Iran says it will attend a key meeting on Iraq's security situation.
Iranian FM Manouchehr Mottaki is due to attend the meeting
A delegation headed by Foreign Minister Manouchehr Mottaki will attend the conference later this week in the Egyptian resort of Sharm el-Sheikh.
US Secretary of State Condoleezza Rice, who is also due to attend, hinted that she could meet Mr Mottaki.
But she said any "encounter" would be a chance to discuss Iraq's security situation, and not specific US-Iranian relations.
"This is not a (conference) about the United States and Iran," she told ABC's This Week program.
"This is a meeting about Iraq and about what Iraq's neighbours and interested parties can do to help stabilize the situation in Iraq," she said.
On Saturday, a car bomb killed 55 people in Karbala, Iraq, home to two of Shia Islam's holiest shrines.
The blast is the second major attack in Karbala this month. Sunni militants are suspected of carrying out the attacks.
Iran has close ties with Shias in Iraq, and has been accused by the United States of arming and training Shia militants for sectarian conflict with Sunnis.
Iraqi Foreign Minister Hoshyar Zebari welcomed the prospect of talks between Iran and the US.
Security efforts are continuing in several areas of Iraq
"I think it's important, it would be a major breakthrough and any reduction in tensions will positively impact the situation in Iraq," he said.
"We don't want Iraq to be a battleground for settling scores on other agendas at our cost. Really, this has been harming us, damaging us a lot."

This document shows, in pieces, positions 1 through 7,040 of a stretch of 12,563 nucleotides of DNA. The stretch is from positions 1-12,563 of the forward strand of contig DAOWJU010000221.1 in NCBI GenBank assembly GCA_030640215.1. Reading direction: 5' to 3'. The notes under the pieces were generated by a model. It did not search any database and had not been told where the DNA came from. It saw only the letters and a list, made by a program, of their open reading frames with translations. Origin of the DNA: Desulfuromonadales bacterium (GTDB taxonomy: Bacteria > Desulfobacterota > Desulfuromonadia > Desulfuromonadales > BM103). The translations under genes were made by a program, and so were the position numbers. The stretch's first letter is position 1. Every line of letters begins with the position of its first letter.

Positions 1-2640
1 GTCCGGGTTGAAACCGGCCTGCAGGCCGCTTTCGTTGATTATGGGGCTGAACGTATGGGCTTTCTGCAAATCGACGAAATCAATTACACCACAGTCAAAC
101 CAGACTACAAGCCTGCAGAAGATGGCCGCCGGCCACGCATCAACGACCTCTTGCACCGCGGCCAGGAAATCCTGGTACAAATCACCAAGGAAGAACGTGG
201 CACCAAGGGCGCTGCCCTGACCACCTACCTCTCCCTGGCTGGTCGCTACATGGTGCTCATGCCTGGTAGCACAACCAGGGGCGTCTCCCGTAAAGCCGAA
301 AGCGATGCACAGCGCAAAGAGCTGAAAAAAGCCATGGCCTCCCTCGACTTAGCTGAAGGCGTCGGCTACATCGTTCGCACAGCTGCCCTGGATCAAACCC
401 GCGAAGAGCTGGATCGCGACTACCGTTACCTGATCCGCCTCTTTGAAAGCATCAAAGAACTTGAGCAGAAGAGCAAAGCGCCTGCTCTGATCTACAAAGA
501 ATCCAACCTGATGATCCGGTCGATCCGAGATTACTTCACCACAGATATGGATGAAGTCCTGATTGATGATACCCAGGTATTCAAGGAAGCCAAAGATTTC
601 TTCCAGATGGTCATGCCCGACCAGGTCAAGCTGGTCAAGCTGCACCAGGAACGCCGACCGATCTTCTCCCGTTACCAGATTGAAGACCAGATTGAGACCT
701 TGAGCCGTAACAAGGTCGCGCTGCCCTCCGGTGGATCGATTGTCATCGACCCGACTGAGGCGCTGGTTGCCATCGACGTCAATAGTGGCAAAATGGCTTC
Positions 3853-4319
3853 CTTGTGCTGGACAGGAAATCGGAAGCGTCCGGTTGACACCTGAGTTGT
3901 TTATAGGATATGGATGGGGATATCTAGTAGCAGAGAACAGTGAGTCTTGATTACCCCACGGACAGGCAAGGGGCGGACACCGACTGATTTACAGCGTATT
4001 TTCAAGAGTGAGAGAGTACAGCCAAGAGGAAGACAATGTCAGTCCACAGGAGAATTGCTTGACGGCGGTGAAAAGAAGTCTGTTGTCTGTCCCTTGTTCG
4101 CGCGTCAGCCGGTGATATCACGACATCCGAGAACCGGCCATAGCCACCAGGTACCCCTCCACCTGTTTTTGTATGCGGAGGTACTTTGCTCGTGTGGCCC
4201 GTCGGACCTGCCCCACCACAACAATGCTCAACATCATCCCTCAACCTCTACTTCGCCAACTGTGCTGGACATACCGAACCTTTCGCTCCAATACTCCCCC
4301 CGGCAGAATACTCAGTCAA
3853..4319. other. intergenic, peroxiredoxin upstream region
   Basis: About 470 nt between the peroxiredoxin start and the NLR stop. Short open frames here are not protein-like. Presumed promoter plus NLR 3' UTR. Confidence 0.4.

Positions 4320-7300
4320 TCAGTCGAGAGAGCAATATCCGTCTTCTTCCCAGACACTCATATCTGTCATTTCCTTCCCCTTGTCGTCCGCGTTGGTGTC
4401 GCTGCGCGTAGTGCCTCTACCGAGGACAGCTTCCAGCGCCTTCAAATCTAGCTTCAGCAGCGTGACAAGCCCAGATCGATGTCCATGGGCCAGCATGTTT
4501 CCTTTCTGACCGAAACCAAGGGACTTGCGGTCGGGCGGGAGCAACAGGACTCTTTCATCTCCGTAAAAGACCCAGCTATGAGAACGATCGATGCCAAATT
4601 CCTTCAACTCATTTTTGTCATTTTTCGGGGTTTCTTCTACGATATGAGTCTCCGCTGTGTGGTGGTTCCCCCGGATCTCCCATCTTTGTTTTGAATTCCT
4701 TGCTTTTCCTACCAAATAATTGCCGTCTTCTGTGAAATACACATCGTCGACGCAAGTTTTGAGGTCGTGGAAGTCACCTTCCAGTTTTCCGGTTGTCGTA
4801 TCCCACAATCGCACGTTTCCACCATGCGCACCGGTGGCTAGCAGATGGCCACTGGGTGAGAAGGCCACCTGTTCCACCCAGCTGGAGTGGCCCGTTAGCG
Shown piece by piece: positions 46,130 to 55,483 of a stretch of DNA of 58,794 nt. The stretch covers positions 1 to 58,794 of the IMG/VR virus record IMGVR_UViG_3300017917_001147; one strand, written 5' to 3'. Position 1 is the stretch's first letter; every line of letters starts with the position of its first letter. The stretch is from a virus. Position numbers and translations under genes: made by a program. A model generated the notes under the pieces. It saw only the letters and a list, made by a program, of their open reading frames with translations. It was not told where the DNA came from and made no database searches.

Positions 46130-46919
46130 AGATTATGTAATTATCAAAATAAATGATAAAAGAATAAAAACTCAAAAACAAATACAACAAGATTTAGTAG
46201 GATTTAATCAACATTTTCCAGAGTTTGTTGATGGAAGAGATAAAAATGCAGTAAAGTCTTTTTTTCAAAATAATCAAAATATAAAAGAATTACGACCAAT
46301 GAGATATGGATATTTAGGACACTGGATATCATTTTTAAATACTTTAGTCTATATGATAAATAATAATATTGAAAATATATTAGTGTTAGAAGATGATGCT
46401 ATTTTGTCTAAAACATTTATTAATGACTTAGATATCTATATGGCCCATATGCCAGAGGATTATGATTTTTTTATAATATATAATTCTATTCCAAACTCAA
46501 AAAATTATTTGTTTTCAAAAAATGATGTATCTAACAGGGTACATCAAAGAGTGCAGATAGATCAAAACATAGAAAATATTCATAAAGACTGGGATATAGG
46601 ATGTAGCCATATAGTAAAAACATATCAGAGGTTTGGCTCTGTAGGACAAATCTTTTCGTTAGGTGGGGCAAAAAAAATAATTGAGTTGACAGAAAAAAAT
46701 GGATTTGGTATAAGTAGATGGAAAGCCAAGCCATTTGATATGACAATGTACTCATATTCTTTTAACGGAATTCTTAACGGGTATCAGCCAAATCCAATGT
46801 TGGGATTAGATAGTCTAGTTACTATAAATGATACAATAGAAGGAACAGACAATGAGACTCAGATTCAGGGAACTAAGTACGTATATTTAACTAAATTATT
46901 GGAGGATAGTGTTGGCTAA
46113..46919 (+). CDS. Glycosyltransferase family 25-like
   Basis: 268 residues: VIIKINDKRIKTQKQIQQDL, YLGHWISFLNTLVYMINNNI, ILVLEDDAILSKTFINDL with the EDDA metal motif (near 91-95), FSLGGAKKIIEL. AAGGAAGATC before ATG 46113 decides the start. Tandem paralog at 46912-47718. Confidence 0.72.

News that Iran would attend the conference came as Iran's top security envoy Ali Larijani arrived in Baghdad.
The BBC's Frances Harrison, in Tehran, says that Iran had been reluctant to go to the conference because attendance would mean engaging with the United States, which is still holding five Iranians captive in Baghdad.
One Iraqi diplomat described this as a critical time for Iran, a possible turning point in its deteriorating relations with the outside world.
The conference would give Iran a chance to show good faith over Iraq, and also offer an opportunity to mend relations with Washington, our correspondent says.
It comes as US-led forces continue a security crackdown in Iraq.
Overnight the US carried out what it has called a massive effort to disrupt the networks of al-Qaeda in the country.
The US said 72 suspected militants had been detained in raids west and north of Baghdad, in the provinces of Anbar and Salahuddin.
In one raid, near the town of Karmah, the Americans said troops had uncovered 20 large barrels of nitric acid and other bomb-making materials.
In Baghdad, the US military fired an artillery barrage on Sunday morning targeting what reports say were insurgent positions in the south of the city.
The series of loud blasts was heard throughout Baghdad and lasted for about a quarter of an hour.